The wildly imaginative works of Beatrix Potter have entertained readers for decades. But is there more to her work than kittens in pinafores and toads in dinner jackets? Our extensive collection of her illustrations, unpublished sketches and personal letters reveal a lifelong affinity for the natural world as well as for anthropomorphic fantasy.
This content be seen on the National Trust site, here.
Lessons from nature
Beatrix Potter was fascinated by the natural world from an early age. With her younger brother Bertram, she kept a menagerie of animals in the nursery – at various times they kept rabbits, mice, lizards, a bat, a frog and a snake. The children studied their pets’ behaviour, and Beatrix made many detailed drawings of them in a homemade sketchbook.
Beatrix Potter’s study of her pet rabbit, 1898.This ‘real’ rabbit, called Peter Piper, was the namesake of the beloved fictional character. / NT 242725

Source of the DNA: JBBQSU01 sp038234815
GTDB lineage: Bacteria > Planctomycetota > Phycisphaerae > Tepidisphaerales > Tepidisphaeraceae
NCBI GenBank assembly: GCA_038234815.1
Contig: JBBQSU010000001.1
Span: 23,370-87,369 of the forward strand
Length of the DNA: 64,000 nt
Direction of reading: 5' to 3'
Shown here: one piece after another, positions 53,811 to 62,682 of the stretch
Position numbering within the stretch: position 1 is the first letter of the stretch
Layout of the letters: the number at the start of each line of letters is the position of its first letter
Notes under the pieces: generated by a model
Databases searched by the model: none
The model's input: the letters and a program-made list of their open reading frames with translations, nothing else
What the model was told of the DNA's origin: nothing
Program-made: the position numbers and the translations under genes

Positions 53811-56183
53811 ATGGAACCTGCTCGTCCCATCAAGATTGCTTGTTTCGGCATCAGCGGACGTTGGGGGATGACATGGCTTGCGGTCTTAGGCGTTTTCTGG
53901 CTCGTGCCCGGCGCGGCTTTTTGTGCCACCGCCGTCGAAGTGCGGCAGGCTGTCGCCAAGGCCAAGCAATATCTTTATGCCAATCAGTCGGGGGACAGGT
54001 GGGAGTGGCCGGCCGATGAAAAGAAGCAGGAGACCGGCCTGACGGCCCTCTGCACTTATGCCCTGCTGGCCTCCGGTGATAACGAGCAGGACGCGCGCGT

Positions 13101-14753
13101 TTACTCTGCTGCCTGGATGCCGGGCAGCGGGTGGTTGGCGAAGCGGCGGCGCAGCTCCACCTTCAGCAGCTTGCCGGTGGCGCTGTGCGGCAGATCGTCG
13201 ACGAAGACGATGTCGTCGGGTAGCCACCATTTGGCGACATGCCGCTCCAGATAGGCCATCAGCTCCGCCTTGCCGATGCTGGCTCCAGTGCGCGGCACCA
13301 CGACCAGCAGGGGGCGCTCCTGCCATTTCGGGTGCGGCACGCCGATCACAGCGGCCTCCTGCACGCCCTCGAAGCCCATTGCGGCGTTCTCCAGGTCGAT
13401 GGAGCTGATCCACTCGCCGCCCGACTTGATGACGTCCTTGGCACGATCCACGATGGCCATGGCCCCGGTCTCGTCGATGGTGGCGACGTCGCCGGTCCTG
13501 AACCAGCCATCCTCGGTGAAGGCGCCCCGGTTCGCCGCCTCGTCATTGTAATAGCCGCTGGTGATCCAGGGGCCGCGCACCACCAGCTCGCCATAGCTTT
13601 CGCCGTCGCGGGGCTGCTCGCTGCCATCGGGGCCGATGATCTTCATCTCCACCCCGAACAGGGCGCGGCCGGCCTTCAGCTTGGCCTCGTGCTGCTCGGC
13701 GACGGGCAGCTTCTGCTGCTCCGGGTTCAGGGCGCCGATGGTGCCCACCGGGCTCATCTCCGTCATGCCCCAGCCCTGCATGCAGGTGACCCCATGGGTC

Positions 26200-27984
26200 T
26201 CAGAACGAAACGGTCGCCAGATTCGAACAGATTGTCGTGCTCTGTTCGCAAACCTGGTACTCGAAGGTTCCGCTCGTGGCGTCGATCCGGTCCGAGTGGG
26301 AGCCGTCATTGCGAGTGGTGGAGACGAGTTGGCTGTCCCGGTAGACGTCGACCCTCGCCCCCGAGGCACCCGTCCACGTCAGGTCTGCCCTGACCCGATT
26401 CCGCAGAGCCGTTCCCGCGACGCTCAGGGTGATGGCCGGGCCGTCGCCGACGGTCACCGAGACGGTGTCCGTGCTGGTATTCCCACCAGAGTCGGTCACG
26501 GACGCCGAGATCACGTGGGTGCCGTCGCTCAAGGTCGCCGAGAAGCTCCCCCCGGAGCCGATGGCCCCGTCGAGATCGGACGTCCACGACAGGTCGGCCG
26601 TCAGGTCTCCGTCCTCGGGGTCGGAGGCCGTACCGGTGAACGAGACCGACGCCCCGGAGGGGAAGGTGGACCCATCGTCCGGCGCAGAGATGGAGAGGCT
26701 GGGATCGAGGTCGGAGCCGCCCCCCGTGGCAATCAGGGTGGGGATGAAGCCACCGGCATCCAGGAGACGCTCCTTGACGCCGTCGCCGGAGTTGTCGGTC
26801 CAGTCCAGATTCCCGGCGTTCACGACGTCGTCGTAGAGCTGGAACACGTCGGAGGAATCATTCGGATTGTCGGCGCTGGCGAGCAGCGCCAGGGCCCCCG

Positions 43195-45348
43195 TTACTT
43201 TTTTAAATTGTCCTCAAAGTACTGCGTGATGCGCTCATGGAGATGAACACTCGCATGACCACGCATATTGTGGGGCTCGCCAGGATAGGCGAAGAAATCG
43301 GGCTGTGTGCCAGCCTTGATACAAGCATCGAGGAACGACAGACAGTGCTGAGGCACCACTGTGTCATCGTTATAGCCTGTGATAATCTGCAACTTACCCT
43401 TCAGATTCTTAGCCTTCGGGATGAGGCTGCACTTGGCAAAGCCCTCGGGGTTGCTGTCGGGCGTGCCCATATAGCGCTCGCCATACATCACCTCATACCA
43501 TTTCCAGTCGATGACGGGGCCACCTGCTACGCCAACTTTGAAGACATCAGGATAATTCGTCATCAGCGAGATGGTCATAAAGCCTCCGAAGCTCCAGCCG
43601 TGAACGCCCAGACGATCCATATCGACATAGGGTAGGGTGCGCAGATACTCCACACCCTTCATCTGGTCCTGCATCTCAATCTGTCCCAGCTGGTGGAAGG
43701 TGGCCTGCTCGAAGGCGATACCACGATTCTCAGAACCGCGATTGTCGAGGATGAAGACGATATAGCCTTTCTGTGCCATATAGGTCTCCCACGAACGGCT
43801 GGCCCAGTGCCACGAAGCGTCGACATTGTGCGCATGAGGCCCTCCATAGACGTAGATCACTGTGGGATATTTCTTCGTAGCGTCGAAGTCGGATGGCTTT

Whilst Bertram was sent to boarding school, Beatrix was kept at home where she was educated by a series of governesses. She was instructed in drawing and painting and, in conjunction with trips to the Museum of Natural History, was encouraged to study and sketch animals. Separated from her brother and isolated from other children her age, she found solace and inspiration in the natural world.
At the age of 15 Beatrix received her Art Student’s Certificate from the Science and Art Department of the Committee of Council on Education. Although her early drawings show a certain stiffness of composition, she earned praise from the pre-Raphaelite painter Sir John Everett Millais for her skills in drawing and observation.
Plenty of people can draw, but you … have observation.“